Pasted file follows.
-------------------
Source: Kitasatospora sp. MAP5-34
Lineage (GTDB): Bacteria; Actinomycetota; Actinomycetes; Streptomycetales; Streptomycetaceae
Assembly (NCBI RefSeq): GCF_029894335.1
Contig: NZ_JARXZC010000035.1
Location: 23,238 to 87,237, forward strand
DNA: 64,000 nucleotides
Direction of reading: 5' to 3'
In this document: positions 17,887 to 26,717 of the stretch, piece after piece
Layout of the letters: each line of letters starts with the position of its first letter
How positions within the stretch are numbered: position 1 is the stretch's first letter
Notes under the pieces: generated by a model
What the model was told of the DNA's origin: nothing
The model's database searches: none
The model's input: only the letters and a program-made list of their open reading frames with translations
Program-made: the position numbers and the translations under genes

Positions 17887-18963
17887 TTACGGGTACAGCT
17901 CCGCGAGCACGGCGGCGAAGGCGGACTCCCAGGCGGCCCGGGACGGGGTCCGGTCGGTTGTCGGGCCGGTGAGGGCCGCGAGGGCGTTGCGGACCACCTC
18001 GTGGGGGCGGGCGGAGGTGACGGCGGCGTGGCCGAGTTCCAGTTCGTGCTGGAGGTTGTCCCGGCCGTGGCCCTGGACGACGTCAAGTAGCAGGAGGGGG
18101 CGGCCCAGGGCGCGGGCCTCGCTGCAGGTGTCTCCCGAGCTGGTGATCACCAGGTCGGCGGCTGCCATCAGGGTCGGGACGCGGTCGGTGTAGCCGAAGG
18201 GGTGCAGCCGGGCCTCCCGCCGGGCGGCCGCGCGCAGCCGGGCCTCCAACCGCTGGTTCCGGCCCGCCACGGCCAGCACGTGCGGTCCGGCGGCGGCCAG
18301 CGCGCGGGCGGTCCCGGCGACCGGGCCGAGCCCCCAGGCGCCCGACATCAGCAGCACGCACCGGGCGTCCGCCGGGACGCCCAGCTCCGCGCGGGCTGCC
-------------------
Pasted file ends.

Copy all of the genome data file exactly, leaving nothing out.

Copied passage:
Source: Kitasatospora sp. MAP5-34
Lineage (GTDB): Bacteria; Actinomycetota; Actinomycetes; Streptomycetales; Streptomycetaceae
Assembly (NCBI RefSeq): GCF_029894335.1
Contig: NZ_JARXZC010000035.1
Location: 23,238 to 87,237, forward strand
DNA: 64,000 nucleotides
Direction of reading: 5' to 3'
In this document: positions 17,887 to 26,717 of the stretch, piece after piece
Layout of the letters: each line of letters starts with the position of its first letter
How positions within the stretch are numbered: position 1 is the stretch's first letter
Notes under the pieces: generated by a model
What the model was told of the DNA's origin: nothing
The model's database searches: none
The model's input: only the letters and a program-made list of their open reading frames with translations
Program-made: the position numbers and the translations under genes

Positions 17887-18963
17887 TTACGGGTACAGCT
17901 CCGCGAGCACGGCGGCGAAGGCGGACTCCCAGGCGGCCCGGGACGGGGTCCGGTCGGTTGTCGGGCCGGTGAGGGCCGCGAGGGCGTTGCGGACCACCTC
18001 GTGGGGGCGGGCGGAGGTGACGGCGGCGTGGCCGAGTTCCAGTTCGTGCTGGAGGTTGTCCCGGCCGTGGCCCTGGACGACGTCAAGTAGCAGGAGGGGG
18101 CGGCCCAGGGCGCGGGCCTCGCTGCAGGTGTCTCCCGAGCTGGTGATCACCAGGTCGGCGGCTGCCATCAGGGTCGGGACGCGGTCGGTGTAGCCGAAGG
18201 GGTGCAGCCGGGCCTCCCGCCGGGCGGCCGCGCGCAGCCGGGCCTCCAACCGCTGGTTCCGGCCCGCCACGGCCAGCACGTGCGGTCCGGCGGCGGCCAG
18301 CGCGCGGGCGGTCCCGGCGACCGGGCCGAGCCCCCAGGCGCCCGACATCAGCAGCACGCACCGGGCGTCCGCCGGGACGCCCAGCTCCGCGCGGGCTGCC